HOTLINE / crisis: 717.273.7190

Toll Free: 1.866.686.0451

"It is estimated that 503,485 women are stalked by an intimate partner each year in the United States."

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Computer use can be monitored and is impossible to completely clear. If you are afraid your internet and/or computer usage might be monitored, please use a safer computer, call your local hotline, and/or call the Domestic Violence Intervention Hotline.

How can I help a friend or family member who is being abused?


Don’t be afraid to let the person know that you are concerned for their safety. Ask about the abuse privately and when you have plenty of time to listen. Most abuse victims will welcome the opportunity to talk about what is happening. The most important thing you can do is let them talk when, and if, they are ready. Don't start the conversation when you won't have ample time to listen.

Believe them. Many times victims hesitate to tell anyone what is happening because they are afraid no one will believe them. Tell her or him you see what is going on and that you want to help. Talk about what a healthy relationship looks like and help them recognize they are not responsible for the abuse in their relationship. Remind them that deserve to be in a relationship were both partners treat each other with respect.

Acknowledge that the person is in a very difficult and frightening situation. Let your friend or family member know they can count on you for help and remind them they are not alone. Offer to help them find resources to assist them.

Be supportive and non-judgmental. What a victim of abuse needs most is someone who will listen. Talking about the abuse may be very difficult and you may not agree with the choices a person makes. Respect their decisions and avoid criticism; remind them of their strengths. Be honest - let your friend or family member know that while you may not always agree with their choices, you will continue to offer help and support. Tell them you'll do what you can to help keep them safe.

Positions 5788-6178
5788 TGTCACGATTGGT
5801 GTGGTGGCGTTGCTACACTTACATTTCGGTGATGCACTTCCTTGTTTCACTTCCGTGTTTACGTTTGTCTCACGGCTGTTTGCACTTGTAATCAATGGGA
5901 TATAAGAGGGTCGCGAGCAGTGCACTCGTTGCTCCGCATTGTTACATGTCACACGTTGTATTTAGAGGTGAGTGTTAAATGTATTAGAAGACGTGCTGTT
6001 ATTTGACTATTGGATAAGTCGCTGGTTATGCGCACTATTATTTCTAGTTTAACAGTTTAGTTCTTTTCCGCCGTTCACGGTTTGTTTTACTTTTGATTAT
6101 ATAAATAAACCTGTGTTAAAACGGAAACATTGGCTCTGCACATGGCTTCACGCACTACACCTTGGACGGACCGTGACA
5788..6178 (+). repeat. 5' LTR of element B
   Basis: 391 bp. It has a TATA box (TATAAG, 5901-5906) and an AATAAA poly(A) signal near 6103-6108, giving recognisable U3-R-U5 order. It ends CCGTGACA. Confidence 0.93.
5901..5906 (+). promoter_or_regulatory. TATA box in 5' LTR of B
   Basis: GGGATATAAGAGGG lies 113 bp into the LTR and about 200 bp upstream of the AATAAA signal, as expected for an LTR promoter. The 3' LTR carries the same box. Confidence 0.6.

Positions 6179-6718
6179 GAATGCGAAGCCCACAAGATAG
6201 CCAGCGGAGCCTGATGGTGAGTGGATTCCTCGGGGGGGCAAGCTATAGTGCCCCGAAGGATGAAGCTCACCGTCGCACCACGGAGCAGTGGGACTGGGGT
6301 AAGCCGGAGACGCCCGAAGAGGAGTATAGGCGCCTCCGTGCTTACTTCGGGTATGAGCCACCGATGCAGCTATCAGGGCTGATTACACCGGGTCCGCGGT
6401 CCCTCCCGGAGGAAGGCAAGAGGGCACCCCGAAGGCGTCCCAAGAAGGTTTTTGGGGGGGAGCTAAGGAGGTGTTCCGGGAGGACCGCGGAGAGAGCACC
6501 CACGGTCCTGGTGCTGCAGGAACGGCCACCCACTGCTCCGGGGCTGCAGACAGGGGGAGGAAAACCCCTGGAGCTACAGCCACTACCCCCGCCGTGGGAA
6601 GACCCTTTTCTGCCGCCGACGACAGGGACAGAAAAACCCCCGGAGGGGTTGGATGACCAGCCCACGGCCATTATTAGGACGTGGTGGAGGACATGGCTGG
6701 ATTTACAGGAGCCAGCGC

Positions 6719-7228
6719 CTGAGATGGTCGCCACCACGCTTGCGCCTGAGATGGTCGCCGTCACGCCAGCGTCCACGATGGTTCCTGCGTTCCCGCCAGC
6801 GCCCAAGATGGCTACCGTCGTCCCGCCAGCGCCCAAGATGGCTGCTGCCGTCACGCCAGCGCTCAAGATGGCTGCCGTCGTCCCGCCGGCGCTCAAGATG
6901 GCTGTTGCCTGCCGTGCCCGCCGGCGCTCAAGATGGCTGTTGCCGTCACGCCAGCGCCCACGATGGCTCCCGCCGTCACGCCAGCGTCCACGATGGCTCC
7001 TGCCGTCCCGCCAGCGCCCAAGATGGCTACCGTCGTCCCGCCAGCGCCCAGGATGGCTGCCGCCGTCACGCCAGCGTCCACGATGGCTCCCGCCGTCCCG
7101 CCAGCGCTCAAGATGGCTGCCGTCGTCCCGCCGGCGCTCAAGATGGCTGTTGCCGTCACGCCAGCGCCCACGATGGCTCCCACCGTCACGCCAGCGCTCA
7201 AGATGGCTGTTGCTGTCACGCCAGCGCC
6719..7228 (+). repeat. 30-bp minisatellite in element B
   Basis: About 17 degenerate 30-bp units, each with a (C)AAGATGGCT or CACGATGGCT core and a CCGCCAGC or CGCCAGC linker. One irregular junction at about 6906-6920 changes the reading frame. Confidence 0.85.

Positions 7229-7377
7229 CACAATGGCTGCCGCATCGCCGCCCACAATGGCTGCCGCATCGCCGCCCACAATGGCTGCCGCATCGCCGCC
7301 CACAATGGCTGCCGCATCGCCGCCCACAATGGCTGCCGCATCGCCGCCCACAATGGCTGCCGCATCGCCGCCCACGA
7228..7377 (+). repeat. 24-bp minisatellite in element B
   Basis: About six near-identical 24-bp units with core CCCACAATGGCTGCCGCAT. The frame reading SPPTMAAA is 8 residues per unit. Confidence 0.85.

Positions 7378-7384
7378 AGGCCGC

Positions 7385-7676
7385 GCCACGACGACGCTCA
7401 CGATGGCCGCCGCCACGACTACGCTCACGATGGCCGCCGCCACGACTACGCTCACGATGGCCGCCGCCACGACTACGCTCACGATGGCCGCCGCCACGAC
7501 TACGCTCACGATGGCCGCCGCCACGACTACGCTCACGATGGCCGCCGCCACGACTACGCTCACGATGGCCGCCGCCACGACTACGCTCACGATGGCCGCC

Encourage your friend or family member to stay in regular contact with friend and family and to keep involved in activities outside the relationship. It is important that a victim of abuse does not become isolated from those who can help and support them.

When your friend or family member finally leaves the relationship, stay supportive. Even though the person was abused in the relationship, there was an emotional connection which has now been severed. Like any relationship, the person will need time to mourn its end. They will need your support even more during this time.

If they plan to stay, help them create a safety plan. Some victims of abuse cannot leave the relationship for a variety of reasons. You can help them stay as safe as possible by downloading the safety plan from this site and revising it to fit the person's situation.

Provide resources for counseling, legal assistance and support. Encourage your friend or family member to get help from a domestic violence agency and accompany them to the appointment or group. If they have to attend court or go to the police, ask if you can go with them for moral support. Help them gather the phone numbers and agencies that help them with whatever choice they make.

Remember you are there for support, you cannot "rescue" someone from an abusive relationship. The most you can do is be there to support your friend or family member while they make the choices they believe best for them. It is difficult to watch a person be abused in a relationship, but ultimately, the person has to make the decision that is best for them. Your support is the best help you can offer.

For support and more information please call the Domestic Intervention Violence Hotline locally at 717.273.7190 or toll free at 1.866.686.0451.